Stephen Blanchett is the new Director of Education for the Juneau Arts and Humanities Council. (Michael Penn | Capital City Weekly)

Stephen Blanchett is the new Director of Education for the Juneau Arts and Humanities Council. (Michael Penn | Capital City Weekly)

Award-winning artist eager to get more artists in Juneau classrooms

A Q&A with Juneau Arts Humanities Council’s new education director

Stephen Blanchett is new to Juneau Arts & Humanities Council, but he’s no stranger to Juneau.

Before being hired as the JAHC’s new education director, Blanchett, who is an award-winning artist and performer, told the Juneau Empire he had done about 70 residencies in 50 communities, including residencies teaching Yup’ik dance in Juneau.

“It’s been a huge part of my life,” Blanchett said in an interview. “I’ve been sitting on the teaching side, but now I’m inspiring and mentoring folks to do it.”

[JAHC announces new education director]

Previously Blanchett worked as the Vice President of Development and Community engagement for the Alaska Native Heritage Center, and he said he’s excited to lead programs including oversee programs including Artists in the Schools, Partners in Education, Any Given Child, Artful Teaching, Poetry Out Loud and the after school ArtShops program at Cedar Park and Geneva Woods.

“What really hit the nail on the head for me, and it was like, ‘This is the job,’ is the Artists in Schools program,” Blanchett told the Juneau Empire. “I’ve been a teaching artist for almost 30 years now. I absolutely love working with the youth and teaching.”

The importance of exposure to art at a young age is something Blanchett experienced first-hand while growing up in Bethel.

“Growing up, dancing at that time, when I was a kid, was just starting to come back,” Blanchett said. “Due to colonization and the church and all that it had been forbidden to dance, so back in the ’70s when I was a kid, it was just starting to come back, and you only ever really saw older people doing it. So I think that background and seeing that it wasn’t really being transferred to young people, I thought that was a huge need that needed to be filled.”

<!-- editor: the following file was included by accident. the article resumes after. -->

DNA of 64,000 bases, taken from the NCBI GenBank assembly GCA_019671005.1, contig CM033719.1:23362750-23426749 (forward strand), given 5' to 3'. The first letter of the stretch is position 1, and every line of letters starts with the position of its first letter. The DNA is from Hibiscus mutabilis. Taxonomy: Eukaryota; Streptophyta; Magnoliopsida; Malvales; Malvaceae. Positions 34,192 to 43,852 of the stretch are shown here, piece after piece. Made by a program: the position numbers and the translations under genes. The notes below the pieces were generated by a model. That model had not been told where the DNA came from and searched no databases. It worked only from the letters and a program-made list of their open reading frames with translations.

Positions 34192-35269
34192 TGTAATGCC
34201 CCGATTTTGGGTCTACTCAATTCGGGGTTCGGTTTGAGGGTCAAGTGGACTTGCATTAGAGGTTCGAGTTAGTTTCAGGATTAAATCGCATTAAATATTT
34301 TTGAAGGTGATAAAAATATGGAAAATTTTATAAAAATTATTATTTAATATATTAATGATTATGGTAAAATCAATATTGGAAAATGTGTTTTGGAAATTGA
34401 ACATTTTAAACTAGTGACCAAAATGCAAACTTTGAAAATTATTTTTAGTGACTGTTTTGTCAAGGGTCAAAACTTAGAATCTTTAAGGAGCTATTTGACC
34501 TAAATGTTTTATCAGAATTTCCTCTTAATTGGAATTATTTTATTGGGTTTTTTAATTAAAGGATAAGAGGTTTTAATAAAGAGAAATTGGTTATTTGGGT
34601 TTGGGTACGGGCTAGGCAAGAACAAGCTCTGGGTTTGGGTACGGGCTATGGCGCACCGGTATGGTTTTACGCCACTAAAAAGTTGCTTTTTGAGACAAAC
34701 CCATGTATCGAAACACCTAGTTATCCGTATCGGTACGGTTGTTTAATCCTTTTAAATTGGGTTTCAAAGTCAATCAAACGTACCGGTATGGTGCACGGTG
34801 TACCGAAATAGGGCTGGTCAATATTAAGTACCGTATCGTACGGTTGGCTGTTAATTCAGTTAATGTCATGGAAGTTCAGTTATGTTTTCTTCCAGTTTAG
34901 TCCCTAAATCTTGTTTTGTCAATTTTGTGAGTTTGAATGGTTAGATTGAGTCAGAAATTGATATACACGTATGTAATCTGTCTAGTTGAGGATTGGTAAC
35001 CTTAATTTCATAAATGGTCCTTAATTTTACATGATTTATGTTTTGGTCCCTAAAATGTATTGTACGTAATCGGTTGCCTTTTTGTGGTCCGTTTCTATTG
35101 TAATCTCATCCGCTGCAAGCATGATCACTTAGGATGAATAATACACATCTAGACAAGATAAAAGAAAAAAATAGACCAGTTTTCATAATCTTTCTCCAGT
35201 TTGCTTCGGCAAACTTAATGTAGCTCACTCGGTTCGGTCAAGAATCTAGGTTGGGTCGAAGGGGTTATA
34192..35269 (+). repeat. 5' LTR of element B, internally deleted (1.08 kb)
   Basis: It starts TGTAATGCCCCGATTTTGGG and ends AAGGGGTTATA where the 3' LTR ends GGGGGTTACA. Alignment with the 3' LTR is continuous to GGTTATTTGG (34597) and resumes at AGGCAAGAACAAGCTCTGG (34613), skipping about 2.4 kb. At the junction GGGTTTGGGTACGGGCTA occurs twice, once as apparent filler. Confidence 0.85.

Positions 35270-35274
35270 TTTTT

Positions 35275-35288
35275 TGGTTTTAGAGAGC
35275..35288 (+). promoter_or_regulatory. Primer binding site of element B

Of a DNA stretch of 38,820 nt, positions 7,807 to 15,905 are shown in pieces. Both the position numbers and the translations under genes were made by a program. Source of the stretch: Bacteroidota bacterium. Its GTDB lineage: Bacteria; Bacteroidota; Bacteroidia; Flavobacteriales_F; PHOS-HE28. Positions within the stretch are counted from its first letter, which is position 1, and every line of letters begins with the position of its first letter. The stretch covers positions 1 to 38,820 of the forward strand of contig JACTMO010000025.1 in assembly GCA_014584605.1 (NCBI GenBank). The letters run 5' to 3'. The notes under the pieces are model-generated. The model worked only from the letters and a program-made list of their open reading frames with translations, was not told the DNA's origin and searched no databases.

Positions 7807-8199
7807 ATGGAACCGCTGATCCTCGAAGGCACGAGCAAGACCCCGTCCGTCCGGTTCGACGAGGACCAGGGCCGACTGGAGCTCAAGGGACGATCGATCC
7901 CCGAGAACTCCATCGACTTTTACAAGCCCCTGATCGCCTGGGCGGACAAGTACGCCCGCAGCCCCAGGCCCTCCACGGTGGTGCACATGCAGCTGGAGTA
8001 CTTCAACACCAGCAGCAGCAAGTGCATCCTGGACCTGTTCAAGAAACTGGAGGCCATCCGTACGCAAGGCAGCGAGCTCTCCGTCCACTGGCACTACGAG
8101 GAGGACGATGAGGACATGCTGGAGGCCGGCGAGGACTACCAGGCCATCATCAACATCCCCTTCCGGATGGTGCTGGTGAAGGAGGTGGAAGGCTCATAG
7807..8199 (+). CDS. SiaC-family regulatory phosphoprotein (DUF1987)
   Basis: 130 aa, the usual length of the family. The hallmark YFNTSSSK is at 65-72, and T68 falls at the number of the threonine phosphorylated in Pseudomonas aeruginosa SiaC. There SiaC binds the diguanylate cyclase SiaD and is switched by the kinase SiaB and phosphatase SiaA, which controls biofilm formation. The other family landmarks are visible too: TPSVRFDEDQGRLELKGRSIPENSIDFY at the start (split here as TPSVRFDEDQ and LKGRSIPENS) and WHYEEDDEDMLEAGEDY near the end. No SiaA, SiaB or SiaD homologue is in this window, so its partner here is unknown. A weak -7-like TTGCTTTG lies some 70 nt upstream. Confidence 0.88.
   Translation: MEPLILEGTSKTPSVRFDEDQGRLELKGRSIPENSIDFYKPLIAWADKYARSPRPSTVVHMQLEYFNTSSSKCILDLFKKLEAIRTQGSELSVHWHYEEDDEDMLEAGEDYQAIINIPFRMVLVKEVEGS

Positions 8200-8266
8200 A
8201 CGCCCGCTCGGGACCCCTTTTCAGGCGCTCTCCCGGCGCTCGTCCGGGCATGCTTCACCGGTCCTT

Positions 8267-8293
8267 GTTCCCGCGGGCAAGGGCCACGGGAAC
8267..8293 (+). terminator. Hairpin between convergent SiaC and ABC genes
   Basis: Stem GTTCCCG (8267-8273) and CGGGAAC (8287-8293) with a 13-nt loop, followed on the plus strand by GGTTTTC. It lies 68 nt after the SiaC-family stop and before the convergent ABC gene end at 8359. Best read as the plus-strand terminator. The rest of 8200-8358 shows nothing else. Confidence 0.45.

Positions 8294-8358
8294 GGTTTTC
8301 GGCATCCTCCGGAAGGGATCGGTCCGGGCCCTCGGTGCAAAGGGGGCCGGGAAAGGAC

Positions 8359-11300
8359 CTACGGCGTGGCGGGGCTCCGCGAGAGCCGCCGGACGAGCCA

Blanchett took time Thursday to talk to the Capital City Weekly about what he hopes to do as education director and why he suspects Juneau will be good for his art.

What attracted you to this position?

For me, the Humanities Council is really the only organization I’ve engaged with. Coming here in the past, they’ve presented my band before. I’ve known Nancy (DeCherney) and the crew there for quite some time through concerts that we’ve done in the past. I really love the council. It’s so arts-focused, especially communitywide, and that was very attractive for me.

[Artful Teaching integrates artistic concepts into old-school subjects]

I know it’s just getting started, but do you have any specific goals for what you’re hoping to get done?

My No. 1 goal is to increase the roster of teaching artists. The roster here for teaching artists is very, very small (about 20 artists), and I feel like every other person … are you an artist?

If you count writing.

Yeah, absolutely. Every other person I’ve been meeting here in Juneau in the week and a half I’ve been here is an actor, a writer, a dancer, a singer, musician. I’ve been meeting so many artistic people here, but that roster of folks that actually go and teach in the schools and universities is very small. That’s my first goal is get the message out to artists that they too have something to share with these young people.

So that’s No. 1 with a bullet, any other goals?

I would say as a secondary goal is to get the schools and the teachers confident to use arts in their curriculum. A lot of teachers expressed that they know how to grade a research paper, but how do you grade, say a graphic novel or a piece of art. Getting teachers and administrators more comfortable, that’s a secondary thing.

Do you intend to create and perform while you’re here in Juneau?

In my previous position, I had no time. My work at the center pretty much stopped a lot of the creative part of it. I was still able to perform here and there but not the creation of new things. Here, I feel I’m in this place that’s so beautiful that I feel that I’m going to be inspired to create. Recently, I was awarded two fellowships (from the Rasmuson Foundation and Dance USA) to kind of allow me to create that space for myself — the process of music, of dance compositions and working with mask dancing. There’s a lot to this job though, so I’m hoping that there’s time.

• Contact arts and culture reporter Ben Hohenstatt at (907)523-2243 or Follow him on Twitter at @BenHohenstatt.

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